Self righting multihull?

Discussion in 'Multihulls' started by bjn, Feb 27, 2018.

  1. bjn
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    bjn Senior Member

    I found this video of a self-righting multihull, without a keel!
    (Looks like one hull has to have less buoyancy than the weight of the boat though, so probably needs lifting foils...)

    It's a scale model, but the concept seems to work!.
    See video from February 2018
    The “Bucket List” Prototype Building Blog – Harryproa http://harryproa.com/?p=424

    Video was posted today, so I'm kind of suspecting that he (Rob) made this model and posted the video as a response to this thread =)
    Thank you!
     
  2. CT249
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    CT249 Senior Member

    Michael Henderson had ballasted keels on "Misty Miller" and other catamarans in the 1960s. If I recall correctly, pics showed them self righting from about 80 degrees under sail, but the ballast made them very heavy. There's probably some info on the AYRS site archives, but when reading AYRS info from that era one must remember that they were (by their own admittance) so biased towards multis that they intentionally mislead people about them.

    As far as winching floating objects - how do you do that in conditions that are so bad that the boat capsized? At the very least one will normally have to wait until the weather improves, which brings problems of its own. I'm still not aware of any of the self righting systems that have really been proven to work after an accidental high-wind capsize.
     
  3. CT249
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    CT249 Senior Member

    May one ask if there's evidence that it self rights in heavy conditions?
     
  4. Doug Lord
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    Doug Lord Flight Ready

    ------
    Sure, one may. Contact Quant Boats.

    PS- I'm not 100% sure the boat is described as "self-righting" but I think they say it is rightable by a single crew but Michi at Quant boats could give you the latest.
     
  5. Doug Lord
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    Doug Lord Flight Ready

    Here is a video of a model test of Rob Denney's Bucket List self-righting : Just noticed that "BJN" posted this above--sorry.

     
  6. Doug Lord
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    Doug Lord Flight Ready

    Self-Righting: For years there has been confusion about self-righting. The words originally meant that the boat would automatically right itself with no assist from the crew like almost all keelboats(and Robs Bucket List). Many people now seem to assume a boat is "self-righting" if they themselves can right it! Thats not self-righting....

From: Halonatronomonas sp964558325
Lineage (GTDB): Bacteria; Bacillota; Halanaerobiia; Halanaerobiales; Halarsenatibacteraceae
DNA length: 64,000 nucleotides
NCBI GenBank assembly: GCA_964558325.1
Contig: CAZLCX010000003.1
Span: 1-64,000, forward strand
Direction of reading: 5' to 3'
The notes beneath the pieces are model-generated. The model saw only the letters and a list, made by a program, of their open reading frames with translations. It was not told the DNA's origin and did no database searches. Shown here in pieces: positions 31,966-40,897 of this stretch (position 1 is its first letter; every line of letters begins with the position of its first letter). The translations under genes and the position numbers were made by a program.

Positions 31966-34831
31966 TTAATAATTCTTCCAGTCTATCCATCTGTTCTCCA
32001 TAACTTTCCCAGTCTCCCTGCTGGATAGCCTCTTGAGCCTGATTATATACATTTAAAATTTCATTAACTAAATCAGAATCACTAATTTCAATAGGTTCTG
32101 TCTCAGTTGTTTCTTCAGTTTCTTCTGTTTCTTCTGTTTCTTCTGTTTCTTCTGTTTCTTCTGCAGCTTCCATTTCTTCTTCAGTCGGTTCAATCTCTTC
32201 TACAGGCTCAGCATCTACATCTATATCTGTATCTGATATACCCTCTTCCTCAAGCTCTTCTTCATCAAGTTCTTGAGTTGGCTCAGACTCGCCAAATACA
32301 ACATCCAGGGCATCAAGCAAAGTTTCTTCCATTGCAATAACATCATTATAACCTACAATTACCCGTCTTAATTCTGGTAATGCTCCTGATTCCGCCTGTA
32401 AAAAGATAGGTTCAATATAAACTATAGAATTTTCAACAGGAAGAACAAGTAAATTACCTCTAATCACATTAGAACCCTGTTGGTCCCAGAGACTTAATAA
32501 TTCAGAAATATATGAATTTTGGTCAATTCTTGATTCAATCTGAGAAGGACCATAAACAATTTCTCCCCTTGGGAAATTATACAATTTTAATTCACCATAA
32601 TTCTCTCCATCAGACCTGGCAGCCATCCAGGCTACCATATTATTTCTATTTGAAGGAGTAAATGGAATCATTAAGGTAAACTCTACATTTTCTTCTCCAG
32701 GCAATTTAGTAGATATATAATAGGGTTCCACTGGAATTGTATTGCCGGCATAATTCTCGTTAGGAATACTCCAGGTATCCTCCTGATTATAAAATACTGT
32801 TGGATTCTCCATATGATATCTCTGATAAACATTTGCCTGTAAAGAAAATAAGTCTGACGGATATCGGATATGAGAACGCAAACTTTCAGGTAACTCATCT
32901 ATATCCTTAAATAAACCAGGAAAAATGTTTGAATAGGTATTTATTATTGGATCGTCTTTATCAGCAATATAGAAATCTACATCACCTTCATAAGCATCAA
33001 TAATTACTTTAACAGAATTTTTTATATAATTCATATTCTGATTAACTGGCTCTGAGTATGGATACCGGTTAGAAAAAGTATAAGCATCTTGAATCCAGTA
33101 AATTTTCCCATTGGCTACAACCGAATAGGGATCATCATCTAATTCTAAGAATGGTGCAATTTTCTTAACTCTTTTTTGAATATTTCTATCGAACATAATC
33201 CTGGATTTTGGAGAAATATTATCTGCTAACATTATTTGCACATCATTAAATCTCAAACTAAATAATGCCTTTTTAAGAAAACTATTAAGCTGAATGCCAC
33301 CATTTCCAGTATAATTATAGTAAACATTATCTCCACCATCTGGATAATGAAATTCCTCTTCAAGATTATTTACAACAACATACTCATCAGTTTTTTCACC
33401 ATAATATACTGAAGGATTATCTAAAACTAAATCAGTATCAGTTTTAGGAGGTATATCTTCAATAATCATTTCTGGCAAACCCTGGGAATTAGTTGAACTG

7. UpOnStands
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    UpOnStands Senior Member

    Re. Rob Denny's video. ummm Accommodation is in the main hull which must submerse by at least 2-3 meters for righting to occur?
     
  8. UpOnStands
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    UpOnStands Senior Member

    rough calculations for 40 foot cruising cat with 60 foot mast (off the water)
    assuming robust mast/rigging and positive floatation aid at masthead, boat inclination is 100 degrees. To reverse rotate the hull 15 degrees so that the center of gravity is now outboard of center of buoyancy the upper stay must be lengthened from 17.8 meters to 18.5 meters. Synthetic rigging?
    If boat is drifting hull first the wind is likely to catch the significant area of the boat and rotate it so the submerged stay does not need to be tightened.
    Mast base would have to be pinned but able to rotate.
     
  9. Doug Lord
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    Doug Lord Flight Ready

    ===================
    You should probably check the web site-link in post 16 above.

    Bucket-List-Mk2-009-375x240.jpg
     
  10. UpOnStands
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    UpOnStands Senior Member

    The boat must pivot around the masthead float as demonstrated in the video and the description
    "The lee hull fills with water and is pushed under by the windward hull and beams. The buoyancy of the mast causes the windward hull and hence the centre of gravity to move away from the centre of buoyancy until it’s weight rights the boat"
     
  11. bjn
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    bjn Senior Member

    Accommodation and crew is in the WW hull.
     
  12. UpOnStands
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    UpOnStands Senior Member